4-7 Validation of Nuclear Design Accuracy for ADS

-Critical Experiment with Plutonium Fuel-


Fig.4-15 Critical Assembly ‘COMET’, in the United States

National Criticality Experiments Research Center (NCERC) (https://www.nnss.gov/pages/facilities/NCERC.html).



Fig.4-16 Comparison of experimental and calculated reactivity worth

The experimental data is indicated as . The analytical results using the evaluated nuclear-data library developed by JAEA (JENDL-4.0) and the United States (ENDF/B-VIII.0) are indicated as and , respectively. The accuracy of each nuclear data library was validated by this experimental series.


A fast-neutron system dedicated to transmutation (i.e., an accelerator-driven system: ADS) has been investigated to reduce the environmental burden of high-level radioactive waste (HLW). An ADS is capable of converting partitioned long-lived nuclides with strong radiotoxicity into stable or short-lived nuclides by fission reactions with neutrons. The top candidate for a coolant used in the ADS is lead bismuth, which is chemically stable and highly safe. However, Japan nuclear facilities do not have experience with the use of lead bismuth as a nuclear reactor coolant, and the characteristics of the nuclear reaction (i.e., the probability of reaction, or nuclear cross-section) of lead have not been sufficiently verified. Hence, experimental work was performed to validate the nuclear cross-section of lead in fast-neutron cores using a critical assembly (Fig.4-15) in the United States.

In an ADS, fast neutrons generated by the spallation reaction of a lead-bismuth target are gradually moderated by a nuclear reaction with a lead-bismuth coolant, leading to fission after absorption to long-lived nuclides. Fast neutrons generated by the fission are also used for the next fission reaction through a similar moderation process (fission chain reaction). Thus, to correctly predict the neutron-mediated fission chain reaction in an ADS, it is important to accurately evaluate the nuclear cross-section of lead that affects the neutron moderation in the coolant. Because moderation of fast neutrons exhibits different tendencies for different types of fuel, verification in several kinds of fuel is effective and reliable.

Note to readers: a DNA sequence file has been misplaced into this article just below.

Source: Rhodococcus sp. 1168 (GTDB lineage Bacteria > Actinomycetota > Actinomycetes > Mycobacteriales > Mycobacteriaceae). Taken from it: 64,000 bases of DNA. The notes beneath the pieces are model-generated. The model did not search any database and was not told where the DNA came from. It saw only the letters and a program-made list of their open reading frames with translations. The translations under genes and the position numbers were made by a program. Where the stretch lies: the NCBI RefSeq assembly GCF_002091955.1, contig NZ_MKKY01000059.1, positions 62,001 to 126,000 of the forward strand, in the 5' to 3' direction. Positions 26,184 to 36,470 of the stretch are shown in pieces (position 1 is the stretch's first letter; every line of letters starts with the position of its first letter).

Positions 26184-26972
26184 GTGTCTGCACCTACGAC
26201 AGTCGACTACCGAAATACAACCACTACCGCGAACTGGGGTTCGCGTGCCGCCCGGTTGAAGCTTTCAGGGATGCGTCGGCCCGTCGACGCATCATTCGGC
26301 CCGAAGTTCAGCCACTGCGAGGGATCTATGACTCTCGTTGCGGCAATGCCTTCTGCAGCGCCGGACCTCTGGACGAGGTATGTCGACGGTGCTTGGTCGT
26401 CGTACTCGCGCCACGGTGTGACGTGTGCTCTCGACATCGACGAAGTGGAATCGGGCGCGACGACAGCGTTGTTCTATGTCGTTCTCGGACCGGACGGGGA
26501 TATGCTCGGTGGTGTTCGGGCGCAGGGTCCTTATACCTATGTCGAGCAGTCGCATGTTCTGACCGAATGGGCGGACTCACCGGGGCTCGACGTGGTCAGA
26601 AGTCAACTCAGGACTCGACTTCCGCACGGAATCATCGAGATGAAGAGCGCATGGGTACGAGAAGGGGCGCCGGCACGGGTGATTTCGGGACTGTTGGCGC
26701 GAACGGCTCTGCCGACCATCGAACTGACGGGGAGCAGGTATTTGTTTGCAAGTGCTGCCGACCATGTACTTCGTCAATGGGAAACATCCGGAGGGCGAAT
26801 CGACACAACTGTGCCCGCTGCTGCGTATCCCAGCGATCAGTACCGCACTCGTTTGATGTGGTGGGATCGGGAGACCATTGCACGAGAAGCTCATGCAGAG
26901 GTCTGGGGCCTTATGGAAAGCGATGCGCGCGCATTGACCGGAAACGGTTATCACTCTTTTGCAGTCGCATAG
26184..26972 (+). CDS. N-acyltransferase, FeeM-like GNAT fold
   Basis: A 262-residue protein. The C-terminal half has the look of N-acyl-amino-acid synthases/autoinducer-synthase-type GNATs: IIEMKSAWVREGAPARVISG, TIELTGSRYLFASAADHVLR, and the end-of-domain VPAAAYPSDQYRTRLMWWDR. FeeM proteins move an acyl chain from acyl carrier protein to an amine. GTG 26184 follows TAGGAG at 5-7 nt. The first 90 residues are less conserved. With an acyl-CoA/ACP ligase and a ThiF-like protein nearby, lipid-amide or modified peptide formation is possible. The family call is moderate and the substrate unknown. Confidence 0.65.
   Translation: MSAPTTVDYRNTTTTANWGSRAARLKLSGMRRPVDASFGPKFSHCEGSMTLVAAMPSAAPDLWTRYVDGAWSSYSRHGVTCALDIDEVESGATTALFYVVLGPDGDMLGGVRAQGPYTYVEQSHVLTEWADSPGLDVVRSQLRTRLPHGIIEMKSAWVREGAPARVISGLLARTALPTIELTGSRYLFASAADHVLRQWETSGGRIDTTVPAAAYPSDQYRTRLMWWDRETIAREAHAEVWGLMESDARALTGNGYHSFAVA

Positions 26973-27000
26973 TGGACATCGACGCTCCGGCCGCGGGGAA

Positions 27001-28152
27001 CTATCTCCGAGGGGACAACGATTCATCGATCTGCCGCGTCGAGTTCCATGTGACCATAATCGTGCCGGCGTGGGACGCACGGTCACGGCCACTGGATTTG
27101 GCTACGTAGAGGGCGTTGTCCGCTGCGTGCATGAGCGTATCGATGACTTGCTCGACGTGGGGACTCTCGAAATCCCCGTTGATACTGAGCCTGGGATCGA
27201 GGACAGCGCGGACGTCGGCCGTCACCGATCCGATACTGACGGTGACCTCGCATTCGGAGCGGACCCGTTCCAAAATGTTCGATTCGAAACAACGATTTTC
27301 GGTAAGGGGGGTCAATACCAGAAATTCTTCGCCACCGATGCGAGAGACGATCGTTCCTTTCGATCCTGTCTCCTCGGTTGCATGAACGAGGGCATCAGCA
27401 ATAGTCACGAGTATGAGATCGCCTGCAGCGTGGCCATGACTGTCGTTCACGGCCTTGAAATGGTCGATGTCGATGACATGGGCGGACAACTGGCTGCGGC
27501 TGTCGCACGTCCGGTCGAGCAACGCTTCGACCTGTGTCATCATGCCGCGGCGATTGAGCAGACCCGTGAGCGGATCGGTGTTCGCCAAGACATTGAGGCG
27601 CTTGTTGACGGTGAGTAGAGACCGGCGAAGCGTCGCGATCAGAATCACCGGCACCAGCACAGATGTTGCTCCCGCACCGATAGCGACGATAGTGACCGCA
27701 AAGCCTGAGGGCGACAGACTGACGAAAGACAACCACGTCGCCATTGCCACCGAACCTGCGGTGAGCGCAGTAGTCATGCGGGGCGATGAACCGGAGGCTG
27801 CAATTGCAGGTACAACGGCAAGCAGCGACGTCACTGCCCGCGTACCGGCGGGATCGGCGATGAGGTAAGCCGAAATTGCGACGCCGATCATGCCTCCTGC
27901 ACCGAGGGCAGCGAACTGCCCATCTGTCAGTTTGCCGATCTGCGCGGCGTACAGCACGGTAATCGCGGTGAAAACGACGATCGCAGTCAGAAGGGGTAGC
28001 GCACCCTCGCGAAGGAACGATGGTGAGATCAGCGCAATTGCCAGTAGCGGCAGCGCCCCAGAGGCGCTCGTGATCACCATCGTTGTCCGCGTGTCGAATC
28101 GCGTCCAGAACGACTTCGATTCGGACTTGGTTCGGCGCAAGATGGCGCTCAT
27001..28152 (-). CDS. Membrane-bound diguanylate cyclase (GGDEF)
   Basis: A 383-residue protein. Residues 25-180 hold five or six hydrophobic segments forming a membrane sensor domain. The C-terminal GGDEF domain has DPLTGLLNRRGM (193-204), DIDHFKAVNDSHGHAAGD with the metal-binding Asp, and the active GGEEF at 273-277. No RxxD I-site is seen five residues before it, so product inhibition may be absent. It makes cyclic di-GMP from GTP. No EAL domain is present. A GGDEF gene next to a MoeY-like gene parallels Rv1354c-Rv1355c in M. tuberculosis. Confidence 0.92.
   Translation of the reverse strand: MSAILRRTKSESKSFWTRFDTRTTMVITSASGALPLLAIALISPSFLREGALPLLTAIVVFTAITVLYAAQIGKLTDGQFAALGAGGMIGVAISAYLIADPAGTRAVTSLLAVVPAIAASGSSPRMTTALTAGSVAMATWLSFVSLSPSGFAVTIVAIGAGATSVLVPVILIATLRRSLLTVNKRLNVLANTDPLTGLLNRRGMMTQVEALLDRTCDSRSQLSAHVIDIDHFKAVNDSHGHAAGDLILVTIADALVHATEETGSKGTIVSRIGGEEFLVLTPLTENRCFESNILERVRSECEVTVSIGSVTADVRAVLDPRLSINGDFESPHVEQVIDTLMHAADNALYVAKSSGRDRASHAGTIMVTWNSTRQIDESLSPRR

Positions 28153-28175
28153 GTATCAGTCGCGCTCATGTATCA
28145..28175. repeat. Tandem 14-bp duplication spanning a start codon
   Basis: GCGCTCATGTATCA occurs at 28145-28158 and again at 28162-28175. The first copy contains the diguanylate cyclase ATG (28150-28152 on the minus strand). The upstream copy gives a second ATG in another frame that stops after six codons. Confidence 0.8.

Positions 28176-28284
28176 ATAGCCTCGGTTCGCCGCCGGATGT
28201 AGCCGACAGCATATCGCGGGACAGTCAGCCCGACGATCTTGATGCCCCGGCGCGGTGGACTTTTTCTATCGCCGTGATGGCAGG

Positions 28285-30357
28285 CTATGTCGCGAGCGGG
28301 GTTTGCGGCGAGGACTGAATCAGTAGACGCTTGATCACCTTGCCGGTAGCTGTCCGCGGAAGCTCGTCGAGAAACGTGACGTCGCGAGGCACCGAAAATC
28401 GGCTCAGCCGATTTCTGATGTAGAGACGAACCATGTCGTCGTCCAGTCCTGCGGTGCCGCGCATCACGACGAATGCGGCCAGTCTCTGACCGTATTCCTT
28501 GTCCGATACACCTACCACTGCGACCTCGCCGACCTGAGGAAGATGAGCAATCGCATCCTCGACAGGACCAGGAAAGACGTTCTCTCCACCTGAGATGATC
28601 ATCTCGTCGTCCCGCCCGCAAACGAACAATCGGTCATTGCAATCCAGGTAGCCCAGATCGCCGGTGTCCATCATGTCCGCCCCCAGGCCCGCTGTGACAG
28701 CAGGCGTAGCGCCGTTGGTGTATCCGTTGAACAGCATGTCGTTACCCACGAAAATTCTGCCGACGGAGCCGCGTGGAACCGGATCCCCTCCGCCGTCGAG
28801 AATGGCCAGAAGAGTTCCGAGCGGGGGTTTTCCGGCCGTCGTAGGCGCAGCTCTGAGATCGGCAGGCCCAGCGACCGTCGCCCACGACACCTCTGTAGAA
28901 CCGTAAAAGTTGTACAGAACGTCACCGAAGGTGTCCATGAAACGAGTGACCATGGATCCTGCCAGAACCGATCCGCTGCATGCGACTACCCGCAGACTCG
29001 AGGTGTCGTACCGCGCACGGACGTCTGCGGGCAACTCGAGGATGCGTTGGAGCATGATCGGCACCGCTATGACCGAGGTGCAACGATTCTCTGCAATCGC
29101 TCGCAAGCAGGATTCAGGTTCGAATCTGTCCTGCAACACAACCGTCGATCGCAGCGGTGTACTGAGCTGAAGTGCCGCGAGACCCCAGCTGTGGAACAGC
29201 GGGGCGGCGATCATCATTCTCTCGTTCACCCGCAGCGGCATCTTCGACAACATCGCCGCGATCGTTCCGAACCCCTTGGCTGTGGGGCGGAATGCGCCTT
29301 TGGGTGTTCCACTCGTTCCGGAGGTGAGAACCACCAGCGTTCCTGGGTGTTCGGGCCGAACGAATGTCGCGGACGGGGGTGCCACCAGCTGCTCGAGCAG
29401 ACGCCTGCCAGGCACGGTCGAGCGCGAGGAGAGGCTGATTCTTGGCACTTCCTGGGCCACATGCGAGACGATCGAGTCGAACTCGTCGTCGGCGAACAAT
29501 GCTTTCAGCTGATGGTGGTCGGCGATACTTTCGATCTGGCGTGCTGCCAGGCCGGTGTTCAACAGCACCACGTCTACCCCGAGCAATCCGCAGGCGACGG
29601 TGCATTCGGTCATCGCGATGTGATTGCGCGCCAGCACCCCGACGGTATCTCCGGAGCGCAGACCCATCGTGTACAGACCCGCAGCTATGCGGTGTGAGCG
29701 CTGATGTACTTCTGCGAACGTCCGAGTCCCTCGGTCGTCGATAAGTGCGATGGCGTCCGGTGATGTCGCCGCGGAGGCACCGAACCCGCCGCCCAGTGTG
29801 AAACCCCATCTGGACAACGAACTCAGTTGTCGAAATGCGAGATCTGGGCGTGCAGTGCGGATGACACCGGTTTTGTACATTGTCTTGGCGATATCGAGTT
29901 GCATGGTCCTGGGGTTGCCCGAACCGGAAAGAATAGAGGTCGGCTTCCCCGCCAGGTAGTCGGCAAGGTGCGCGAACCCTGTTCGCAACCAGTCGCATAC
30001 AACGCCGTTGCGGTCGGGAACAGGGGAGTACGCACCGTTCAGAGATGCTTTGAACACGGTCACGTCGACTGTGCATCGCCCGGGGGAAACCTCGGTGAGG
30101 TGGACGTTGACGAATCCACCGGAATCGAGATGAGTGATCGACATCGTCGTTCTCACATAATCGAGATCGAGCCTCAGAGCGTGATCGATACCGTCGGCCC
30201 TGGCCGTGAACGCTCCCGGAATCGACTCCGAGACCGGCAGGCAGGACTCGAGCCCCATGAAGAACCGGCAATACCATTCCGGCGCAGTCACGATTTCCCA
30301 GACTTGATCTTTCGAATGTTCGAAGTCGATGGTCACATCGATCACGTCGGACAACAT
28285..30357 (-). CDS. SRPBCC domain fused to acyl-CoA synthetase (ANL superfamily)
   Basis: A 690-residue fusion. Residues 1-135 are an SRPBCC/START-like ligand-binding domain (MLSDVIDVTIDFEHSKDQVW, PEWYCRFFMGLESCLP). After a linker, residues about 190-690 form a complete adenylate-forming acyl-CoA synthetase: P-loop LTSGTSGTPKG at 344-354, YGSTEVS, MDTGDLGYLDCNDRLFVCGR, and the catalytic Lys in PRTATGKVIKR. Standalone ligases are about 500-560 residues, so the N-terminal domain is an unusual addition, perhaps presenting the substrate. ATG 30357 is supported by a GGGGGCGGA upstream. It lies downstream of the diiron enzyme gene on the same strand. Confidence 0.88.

To verify the nuclear cross-section of lead, the effect of removing (voiding) the lead from an experimental core on a fission chain reaction was measured. The influence is known as the “lead-void-reactivity worth”. By voiding lead, neutrons are less moderated, maintain their high speeds, and are thus more likely to cause further fission in a core with a particular fuel or to escape from one core into another. This different tendency among fuel characteristics results in an accurately measurable value, i.e., the criticality (reactivity) of the core, and allows for the verification of the nuclear cross-section of lead. Two experimental cores with different uranium (U) isotope ratios, including a highly-enriched uranium (HEU)/lead-experimental core rich in 235U and a low-enriched uranium (LEU)/lead-experimental core rich in 238U, have been constructed. Recently, a measurement was conducted using a plutonium (Pu) /lead-experimental core in a similar way as the experiments using U.

In Pu fuel, neutrons moderated by lead generally have a higher probability of fission than unmoderated fast neutrons. Therefore, removing the lead from the Pu/lead experimental core decreased the amount of moderated neutrons escaping from the core; the fission chain reaction then became less likely to occur. This resulted in a negative lead-void-reactivity worth, as shown in Fig.4-16. These measurements were compared with the calculated values using nuclear cross-section data developed in Japan (JENDL-4.0) and the United States (ENDF/B-VIII.0). The results calculated using ENDF/B-VIII.0 well reproduced the experimental data, whereas using JENDL-4.0 caused an overestimation by almost 6 cents in absolute value. Further analysis of the gap between the calculations using JENDL-4.0 and ENDF/B-VIII.0 indicated that the fundamental cause was due to the difference in the nuclear data of the Pu isotope 239Pu, and not that of lead.

By this study, experimental data using Pu were added to a series of experiments for reliable validation of the nuclear cross-sections of lead. Cooperation between the research groups in Japan and the United States will continue to further advance R&D into transmutation technology by expanding experimental data validating nuclear cross-sections.

This research was conducted as part of a collaboration with the Los Alamos National Laboratory in the United States.

(Akito Oizumi)


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